The weather won’t change for awhile, and although the dynamic in my postage stamp of the world is changing, I intend to seriously  seize every last moment of summer I can, and then to seize every moment of autumn, winter and spring as well, making and keeping memories as I go along. Summer is fading, you can feel it all of the time, but that doesn’t mean I have to let go of any of it. It will always be in the back of mind and squarely in front of me as well.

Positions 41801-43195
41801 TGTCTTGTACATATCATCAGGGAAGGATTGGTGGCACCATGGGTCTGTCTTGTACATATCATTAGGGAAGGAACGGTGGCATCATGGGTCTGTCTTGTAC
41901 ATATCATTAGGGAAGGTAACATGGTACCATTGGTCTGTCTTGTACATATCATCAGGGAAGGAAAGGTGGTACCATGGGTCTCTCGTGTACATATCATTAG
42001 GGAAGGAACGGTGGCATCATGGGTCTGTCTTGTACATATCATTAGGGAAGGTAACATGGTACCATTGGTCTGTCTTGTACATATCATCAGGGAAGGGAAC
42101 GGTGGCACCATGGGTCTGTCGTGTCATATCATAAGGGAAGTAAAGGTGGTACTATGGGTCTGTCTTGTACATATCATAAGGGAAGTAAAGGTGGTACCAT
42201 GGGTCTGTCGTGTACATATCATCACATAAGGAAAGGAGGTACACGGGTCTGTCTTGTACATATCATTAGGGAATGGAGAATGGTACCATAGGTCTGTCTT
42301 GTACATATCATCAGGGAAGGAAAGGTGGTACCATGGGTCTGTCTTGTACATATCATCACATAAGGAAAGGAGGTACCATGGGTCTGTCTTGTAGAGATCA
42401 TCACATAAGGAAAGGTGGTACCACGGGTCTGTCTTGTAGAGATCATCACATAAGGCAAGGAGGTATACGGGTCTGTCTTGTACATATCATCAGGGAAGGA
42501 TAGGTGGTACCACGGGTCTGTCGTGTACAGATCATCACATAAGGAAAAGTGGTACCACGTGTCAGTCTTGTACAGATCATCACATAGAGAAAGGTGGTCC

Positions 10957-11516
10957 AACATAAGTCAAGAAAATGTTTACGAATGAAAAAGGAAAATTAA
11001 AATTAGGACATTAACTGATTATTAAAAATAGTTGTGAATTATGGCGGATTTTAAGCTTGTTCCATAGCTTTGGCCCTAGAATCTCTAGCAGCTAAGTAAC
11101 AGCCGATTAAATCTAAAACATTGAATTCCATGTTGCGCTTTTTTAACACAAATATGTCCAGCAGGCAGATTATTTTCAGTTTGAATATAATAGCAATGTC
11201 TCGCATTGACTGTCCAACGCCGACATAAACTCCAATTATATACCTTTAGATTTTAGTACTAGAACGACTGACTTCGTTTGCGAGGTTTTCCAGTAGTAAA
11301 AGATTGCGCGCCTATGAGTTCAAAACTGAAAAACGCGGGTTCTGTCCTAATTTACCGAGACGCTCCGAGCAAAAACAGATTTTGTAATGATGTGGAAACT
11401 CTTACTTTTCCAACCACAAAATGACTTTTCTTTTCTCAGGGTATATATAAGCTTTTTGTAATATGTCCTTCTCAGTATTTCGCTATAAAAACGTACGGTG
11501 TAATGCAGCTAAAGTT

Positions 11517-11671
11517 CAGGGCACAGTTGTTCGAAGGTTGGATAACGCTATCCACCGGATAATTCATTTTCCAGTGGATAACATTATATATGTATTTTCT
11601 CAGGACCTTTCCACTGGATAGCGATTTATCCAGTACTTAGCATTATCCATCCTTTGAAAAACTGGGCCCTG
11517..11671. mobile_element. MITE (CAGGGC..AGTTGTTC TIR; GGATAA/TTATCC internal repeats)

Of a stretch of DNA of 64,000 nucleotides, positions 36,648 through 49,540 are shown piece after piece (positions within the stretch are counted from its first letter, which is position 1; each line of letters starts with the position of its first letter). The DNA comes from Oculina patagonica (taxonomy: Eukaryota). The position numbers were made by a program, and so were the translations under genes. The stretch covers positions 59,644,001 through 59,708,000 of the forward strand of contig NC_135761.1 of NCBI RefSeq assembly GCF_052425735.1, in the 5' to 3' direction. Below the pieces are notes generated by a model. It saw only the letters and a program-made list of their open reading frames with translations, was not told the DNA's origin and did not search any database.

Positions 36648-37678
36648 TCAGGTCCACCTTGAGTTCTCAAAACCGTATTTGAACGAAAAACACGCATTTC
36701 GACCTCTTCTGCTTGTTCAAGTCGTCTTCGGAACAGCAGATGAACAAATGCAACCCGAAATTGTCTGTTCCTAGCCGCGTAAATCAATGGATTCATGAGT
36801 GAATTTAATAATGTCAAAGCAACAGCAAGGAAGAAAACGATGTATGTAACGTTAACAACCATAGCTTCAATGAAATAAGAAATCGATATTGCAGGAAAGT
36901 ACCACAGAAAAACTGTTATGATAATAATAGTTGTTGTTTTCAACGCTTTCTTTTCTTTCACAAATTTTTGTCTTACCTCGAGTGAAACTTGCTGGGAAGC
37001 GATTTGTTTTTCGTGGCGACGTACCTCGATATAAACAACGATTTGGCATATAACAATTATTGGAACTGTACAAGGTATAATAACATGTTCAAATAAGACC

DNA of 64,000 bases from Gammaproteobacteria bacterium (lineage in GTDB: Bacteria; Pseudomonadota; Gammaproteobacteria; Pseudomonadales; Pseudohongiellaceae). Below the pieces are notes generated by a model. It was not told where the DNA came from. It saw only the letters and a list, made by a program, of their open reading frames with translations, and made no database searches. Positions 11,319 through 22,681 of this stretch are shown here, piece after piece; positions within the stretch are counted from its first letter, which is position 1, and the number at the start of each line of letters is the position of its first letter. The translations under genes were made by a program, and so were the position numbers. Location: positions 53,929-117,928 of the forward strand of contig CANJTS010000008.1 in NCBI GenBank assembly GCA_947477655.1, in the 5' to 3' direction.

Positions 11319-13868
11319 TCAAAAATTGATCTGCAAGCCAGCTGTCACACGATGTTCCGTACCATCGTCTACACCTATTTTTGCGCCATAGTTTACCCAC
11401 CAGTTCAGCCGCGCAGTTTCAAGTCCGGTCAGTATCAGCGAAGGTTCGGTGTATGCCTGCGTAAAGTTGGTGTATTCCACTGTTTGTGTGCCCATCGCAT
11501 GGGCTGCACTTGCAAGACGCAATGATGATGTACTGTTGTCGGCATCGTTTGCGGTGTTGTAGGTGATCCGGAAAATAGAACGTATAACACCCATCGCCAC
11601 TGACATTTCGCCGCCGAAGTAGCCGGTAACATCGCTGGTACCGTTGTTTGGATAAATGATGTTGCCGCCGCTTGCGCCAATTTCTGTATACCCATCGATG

Note: I want to thank all of you who have been reading my stories and meditations, and for all the kind and very thoughtful responses and comments I have received on this dog’s breakfast of a memoir blog.  It is the beauty of social media that I am able to get almost immediate feedback that fuels my thinking and inspires other thoughts and ideas.  I have truly enjoyed writing this, but it is time for me to take a little break so that I can more fully focus on completing some other projects I’ve been working on and kickstart some new ones. I might jump in here and there as the spirit moves me over the next  couple of weeks, and for those of you who have just started reading you can catch up in the archives, but I probably won’t post again until the official end of summer, Labor Day.  Again, thanks to all of you for what you’ve done to make me a very lucky man.  T.S.